ATLANTA – More than half of all Georgia public school students are now required to wear masks in class, according to district announcements tracked by The Associated Press, as many school systems that had sought to let students and parents decide on the divisive issue of face coverings clamp down in the face of roaring COVID-19 infection rates.
At least 55 of Georgia’s 180 traditional school districts are now requiring masks in at least some schools, up from only a handful of districts before class started in August. The rules cover at least 945,000, or about 55%, of Georgia’s 1.7 million public school students.
The shift began in late July, when Atlanta and Gwinnett County schools joined DeKalb and Clayton counties in saying they would require masks. But many other districts tried to open their doors as mask-optional. Some switched positions within days, while others held out for weeks.
During that time, infections leaped. More than 1% of school-age children in Georgia have tested positive for COVID-19 in the past two weeks. Children between the ages of 5 and 17 are now more likely than adults as a whole to test positive for COVID-19. The state Department of Public Health reported more than 30 infection clusters in schools statewide, the highest since the epidemic began.
Many districts have been overrun by infections and quarantines, with so many teachers out that they can’t staff classrooms. Statewide, 25 districts and charter schools are sending all their students home and going all-virtual temporarily. The coastal Glynn County district, with more than 12,000 students, became the largest to take that step Tuesday. Two districts and a charter school have already returned from timeouts from in-school learning, while at least six districts are closing individual schools. At least seven districts have switched to A/B schedules where students attend class every other day. Overall, more than 100,000 students statewide have been affected by closures or schedule changes.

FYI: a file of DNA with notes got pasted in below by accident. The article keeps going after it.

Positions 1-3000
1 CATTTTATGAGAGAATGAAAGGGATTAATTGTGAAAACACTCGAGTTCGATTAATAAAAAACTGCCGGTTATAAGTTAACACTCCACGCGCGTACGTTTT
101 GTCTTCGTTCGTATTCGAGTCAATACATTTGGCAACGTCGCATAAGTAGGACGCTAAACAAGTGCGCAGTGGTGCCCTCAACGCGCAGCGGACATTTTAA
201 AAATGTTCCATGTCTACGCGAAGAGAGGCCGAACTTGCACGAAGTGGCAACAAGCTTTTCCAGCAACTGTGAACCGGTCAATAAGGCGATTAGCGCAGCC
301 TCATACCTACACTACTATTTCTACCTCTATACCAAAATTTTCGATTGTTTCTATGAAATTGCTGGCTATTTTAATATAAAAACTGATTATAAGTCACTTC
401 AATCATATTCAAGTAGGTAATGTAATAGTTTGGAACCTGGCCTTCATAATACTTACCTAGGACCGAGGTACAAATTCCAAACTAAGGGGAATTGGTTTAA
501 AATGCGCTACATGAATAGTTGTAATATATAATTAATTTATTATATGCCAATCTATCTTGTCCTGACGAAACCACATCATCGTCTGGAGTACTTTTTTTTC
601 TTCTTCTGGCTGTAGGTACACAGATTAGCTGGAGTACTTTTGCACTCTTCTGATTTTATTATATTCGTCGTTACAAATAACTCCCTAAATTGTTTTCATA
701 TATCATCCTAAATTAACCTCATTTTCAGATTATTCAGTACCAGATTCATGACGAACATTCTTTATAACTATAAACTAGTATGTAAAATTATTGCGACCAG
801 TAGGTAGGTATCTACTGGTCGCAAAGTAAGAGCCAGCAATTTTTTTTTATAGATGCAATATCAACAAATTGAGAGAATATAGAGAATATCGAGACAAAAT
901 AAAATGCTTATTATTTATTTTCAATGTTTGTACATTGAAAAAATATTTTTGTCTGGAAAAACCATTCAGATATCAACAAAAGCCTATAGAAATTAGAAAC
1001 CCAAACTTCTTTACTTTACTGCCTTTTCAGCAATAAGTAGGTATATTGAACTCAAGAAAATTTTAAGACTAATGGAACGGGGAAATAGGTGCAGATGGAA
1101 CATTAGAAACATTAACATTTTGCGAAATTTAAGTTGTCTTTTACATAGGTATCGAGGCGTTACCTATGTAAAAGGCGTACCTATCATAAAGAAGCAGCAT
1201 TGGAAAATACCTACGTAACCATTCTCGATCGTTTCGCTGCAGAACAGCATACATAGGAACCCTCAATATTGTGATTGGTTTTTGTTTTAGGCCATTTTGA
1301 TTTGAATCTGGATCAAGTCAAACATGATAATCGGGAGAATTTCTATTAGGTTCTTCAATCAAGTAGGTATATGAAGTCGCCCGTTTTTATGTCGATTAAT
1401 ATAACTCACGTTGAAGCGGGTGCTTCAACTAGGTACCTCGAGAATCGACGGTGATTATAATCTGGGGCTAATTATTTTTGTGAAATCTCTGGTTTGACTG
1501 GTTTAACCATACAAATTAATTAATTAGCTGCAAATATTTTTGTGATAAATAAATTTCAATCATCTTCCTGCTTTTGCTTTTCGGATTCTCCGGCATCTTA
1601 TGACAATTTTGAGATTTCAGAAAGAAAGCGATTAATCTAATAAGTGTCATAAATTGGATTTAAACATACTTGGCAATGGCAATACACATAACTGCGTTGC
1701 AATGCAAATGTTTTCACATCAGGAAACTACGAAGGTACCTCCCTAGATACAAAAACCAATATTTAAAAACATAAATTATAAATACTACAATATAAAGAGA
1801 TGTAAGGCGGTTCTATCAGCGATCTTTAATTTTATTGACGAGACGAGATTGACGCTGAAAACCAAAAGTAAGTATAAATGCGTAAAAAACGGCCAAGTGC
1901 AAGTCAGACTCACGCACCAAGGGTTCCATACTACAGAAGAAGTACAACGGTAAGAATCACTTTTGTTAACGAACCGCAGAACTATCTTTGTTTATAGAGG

The 28,000-student Columbia County district in suburban Augusta became the latest to require masks on Tuesday after hundreds of students and employees had tested positive over three weeks of school and more than 1,000 students were sent into quarantine.
School leaders say they’re requiring masks in part to cut quarantines. Under guidance the U.S. Centers for Disease Control and Prevention updated over the summer, if everyone in a classroom is masked and 3 feet (1 meter) or more apart, students don’t have to quarantine as long as they don’t show symptoms. Georgia school districts are free to set their own rules, but the CDC rules remain influential.
“If we are going to be able to complete school from now until May 25, this appears to be our best chance,” The Augusta Chronicle quoted Columbia County board member Judy Teasley as saying on Tuesday.
Republican Gov. Brian Kemp has said he opposes mask mandates but wants to let local school districts decide. State Superintendent Richard Woods, who was hospitalized with a breakthrough case of COVID-19 last month, wrote in an opinion piece distributed Tuesday that people should prioritize in-person learning.
“Though issues like mask mandates can divide us, there is more that unites us,” Woods wrote. “One unifying belief shared across spectrums is the critical need for in-person learning.”
Mask-wearing continues to draw opposition. Dalton and Whitfield County schools are letting parents send a note to school opting their children out of mask requirements. Parents both seeking and opposing mandatory face coverings continue to protest in Cobb County, the state’s second-largest district. Cobb is part of a ring of conservative-controlled suburban holdouts from the move toward masks, along with Cherokee, Paulding and Forsyth counties.
But the rising tide of illness is pressuring even those districts. Forsyth County Superintendent Jeff Bearden told parents in a written message that the district was launching a campaign to promote voluntary masking among students and staff. He noted that nearly 800 students and 100 staff had active cases of COVID-19.
“Our biggest concern is having sick children attending school and potentially spreading the virus,” Bearden wrote.
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